When it comes to content (and the internet in general), it gets harder and harder to find sources to trust.
For one, content on the internet is too saturated. There’s content on every platform. Everyone has their own piece of advice to share, and everyone wants to be a thought leader.
Next, credibility. We can’t discount the issue of fake news today. Content is being weaponized to a whole new level, used more widely as a tool to disinform and forward certain agendas. This widespread proliferation of questionable content has created an air of skepticism for many target markets.
If you’re a brand, don’t take this as a reason to stop whatever it is you’re doing. Think of it as a hurdle you can overcome. Furthermore, think of your audience. Now more than ever, you are your reader’s advocates. This is the time that you should go heavy on building your brand as a purveyor of truthful and trustworthy content.
So where should you start? We have some tips.
Readers read content because it’s interesting, informative, inspirational, and/or unique. They don’t read to be sold to.
According to Digital Marketing Magazine, mentioning a product or a service lessens trust in 3 out of 10 readers. With this fragility, brands should be wary of adding aggressive sales pitches in their content.
Go for gentle nudges instead. Tie content thematically instead of explicitly. A good start for this is putting yourself in your reader's shoes.
What questions do you think they have regarding your product or service? Do they have challenges? What are their other interests?
Effective content marketing is not just about selling. It’s about informing and educating. This is how you build better engagement; this is how you build authenticity.
As we said, credibility is key in building trust for your brand.
With content, this credibility comes from verifiability. In a survey conducted by Kentico, almost half (46%) of readers say that a brand’s trustworthiness is lost if they could not verify their sources.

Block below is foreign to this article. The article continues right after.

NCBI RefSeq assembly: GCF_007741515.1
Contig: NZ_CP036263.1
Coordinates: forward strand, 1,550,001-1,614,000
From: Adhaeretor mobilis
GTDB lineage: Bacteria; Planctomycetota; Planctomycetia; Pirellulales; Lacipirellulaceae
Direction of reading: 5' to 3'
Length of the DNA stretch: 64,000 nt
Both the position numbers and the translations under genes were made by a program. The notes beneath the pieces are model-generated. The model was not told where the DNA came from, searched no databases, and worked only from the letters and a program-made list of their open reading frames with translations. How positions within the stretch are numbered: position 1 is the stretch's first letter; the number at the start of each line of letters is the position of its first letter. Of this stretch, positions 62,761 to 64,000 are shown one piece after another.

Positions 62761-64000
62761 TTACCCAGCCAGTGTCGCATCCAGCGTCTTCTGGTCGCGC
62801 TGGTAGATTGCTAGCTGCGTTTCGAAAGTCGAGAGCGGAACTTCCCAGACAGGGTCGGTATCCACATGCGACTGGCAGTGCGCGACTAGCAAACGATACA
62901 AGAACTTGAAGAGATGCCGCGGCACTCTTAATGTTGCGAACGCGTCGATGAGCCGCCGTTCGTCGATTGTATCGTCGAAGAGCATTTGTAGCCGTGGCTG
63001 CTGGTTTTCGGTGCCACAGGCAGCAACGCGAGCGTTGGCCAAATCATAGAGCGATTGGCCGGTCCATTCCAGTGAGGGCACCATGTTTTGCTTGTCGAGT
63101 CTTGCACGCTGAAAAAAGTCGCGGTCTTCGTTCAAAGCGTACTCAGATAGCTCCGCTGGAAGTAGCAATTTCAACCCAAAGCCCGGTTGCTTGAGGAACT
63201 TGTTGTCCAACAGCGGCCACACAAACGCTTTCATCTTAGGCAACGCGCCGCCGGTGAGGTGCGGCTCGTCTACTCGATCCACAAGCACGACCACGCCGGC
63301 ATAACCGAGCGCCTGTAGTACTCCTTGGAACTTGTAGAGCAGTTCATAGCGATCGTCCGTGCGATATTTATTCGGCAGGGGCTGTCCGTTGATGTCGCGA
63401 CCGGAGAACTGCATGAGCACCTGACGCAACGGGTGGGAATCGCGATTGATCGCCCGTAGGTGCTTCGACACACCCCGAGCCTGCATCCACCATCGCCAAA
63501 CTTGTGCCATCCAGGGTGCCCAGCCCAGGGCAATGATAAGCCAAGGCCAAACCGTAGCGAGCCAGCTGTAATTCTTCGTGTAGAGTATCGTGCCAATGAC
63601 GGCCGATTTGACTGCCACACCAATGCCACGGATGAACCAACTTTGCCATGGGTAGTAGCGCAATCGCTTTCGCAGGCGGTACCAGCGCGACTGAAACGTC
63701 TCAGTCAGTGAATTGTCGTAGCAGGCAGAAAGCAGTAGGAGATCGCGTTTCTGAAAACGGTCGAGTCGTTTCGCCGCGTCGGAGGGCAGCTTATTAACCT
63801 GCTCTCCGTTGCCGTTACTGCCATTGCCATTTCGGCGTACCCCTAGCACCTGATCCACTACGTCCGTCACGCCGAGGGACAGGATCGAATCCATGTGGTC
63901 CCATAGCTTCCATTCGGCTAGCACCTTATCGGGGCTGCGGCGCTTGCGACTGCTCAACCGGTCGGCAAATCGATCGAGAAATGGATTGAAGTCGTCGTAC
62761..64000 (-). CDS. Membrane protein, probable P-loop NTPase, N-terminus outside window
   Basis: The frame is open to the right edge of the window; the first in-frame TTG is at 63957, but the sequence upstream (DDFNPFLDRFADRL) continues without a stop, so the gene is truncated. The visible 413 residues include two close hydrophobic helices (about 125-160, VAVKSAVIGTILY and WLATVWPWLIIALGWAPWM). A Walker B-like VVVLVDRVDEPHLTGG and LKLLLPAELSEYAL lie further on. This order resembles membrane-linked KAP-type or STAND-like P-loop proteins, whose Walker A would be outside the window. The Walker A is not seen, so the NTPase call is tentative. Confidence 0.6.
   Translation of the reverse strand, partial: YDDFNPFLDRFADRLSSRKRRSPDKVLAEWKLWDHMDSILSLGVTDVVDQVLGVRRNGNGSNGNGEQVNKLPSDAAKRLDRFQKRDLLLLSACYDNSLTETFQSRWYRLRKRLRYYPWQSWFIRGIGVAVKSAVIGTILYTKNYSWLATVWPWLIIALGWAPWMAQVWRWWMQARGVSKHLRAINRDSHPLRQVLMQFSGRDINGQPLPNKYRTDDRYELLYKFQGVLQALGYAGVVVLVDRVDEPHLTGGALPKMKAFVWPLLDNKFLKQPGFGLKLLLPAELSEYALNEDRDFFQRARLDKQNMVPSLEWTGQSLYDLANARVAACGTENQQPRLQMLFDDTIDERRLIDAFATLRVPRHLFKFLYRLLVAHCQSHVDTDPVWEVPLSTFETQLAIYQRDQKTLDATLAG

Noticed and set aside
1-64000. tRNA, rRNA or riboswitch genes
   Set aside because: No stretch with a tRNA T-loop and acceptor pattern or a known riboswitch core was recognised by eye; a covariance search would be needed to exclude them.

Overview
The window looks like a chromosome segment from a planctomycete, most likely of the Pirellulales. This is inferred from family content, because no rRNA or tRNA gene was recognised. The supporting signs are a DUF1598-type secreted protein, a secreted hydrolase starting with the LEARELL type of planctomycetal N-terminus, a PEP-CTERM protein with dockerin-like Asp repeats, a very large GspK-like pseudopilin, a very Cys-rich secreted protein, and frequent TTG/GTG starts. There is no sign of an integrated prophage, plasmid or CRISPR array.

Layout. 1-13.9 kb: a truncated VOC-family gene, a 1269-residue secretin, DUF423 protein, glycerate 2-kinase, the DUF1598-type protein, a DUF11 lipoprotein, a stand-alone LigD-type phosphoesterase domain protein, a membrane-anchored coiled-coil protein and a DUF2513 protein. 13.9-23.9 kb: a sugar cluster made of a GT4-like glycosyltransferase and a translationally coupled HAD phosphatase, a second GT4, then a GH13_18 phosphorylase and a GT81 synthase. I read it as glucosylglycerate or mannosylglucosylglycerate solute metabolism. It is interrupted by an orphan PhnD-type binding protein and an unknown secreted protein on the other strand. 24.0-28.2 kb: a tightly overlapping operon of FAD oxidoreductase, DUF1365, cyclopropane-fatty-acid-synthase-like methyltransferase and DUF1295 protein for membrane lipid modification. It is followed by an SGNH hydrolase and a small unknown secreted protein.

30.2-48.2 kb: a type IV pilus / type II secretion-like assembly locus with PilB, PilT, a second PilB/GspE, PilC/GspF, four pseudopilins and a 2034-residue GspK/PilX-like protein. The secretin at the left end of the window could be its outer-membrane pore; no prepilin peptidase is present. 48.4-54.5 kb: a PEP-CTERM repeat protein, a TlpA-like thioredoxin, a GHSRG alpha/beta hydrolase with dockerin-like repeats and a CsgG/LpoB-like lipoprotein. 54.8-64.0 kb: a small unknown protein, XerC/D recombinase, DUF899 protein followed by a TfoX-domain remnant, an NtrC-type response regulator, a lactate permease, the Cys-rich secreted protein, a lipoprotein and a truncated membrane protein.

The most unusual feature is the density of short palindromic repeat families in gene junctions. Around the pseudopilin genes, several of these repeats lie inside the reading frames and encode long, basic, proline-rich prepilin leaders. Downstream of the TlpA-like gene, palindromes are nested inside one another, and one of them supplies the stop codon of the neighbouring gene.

Sources are there to corroborate the information you provide. They give strength to your argument. They also show readers that you took the time and the effort to research the information you are providing them.
Also, remember sources cited don’t always have to be data and numbers. You can also reference interviews from experts and book excerpts. Use the breadth of voices outside of your own to shape compelling and comprehensive arguments.
We once wrote about the cognitive bias known as “the curse of knowledge.”
In a nutshell, “the curse of knowledge” conveys an information imbalance between you and your reader. It’s a common mistake for marketers to assume that everyone is up-to-speed as them when it comes to information about their brand. It always pays to take a step back, be on the same level as one’s readers.
First, be careful about your tone. No one wants to be talked down to. Treat your reader as an equal even when you’re teaching them.
Next, use clear and conversational language. Don’t go into marketing speak, if you do provide context.
Stories are incomplete if you don’t begin from the start. Assume nothing, provide as much as possible.
This may be the most effective but also the hardest tip to follow.
Openness builds trust because being in a vulnerable position is something many cannot and do not want to accomplish. It is an act of giving trust to others without the assurance they will trust you back — but when they do, they will do so wholeheartedly.
Do this by creating content that addresses your own weaknesses. Urge readers to share their thoughts. From this, empathize with their apprehensions about your brand. See where they are coming from.
Obvious agendas dissuade readers, but discussion breeds growth. From this awareness, you can create more content that is authentic and compelling.
Authenticity stems from your ability to connect. As a rule of thumb, don’t look at readers as a faceless mass you can address as a whole. Think of them as individuals, as people, you genuinely want to speak to. Conversing without hard sells, providing accurate information, forgoing condescension, and transparency all come from here.
Create content the way you yourself want to be spoken to.
Got other tips? Share it with us through the comment section below!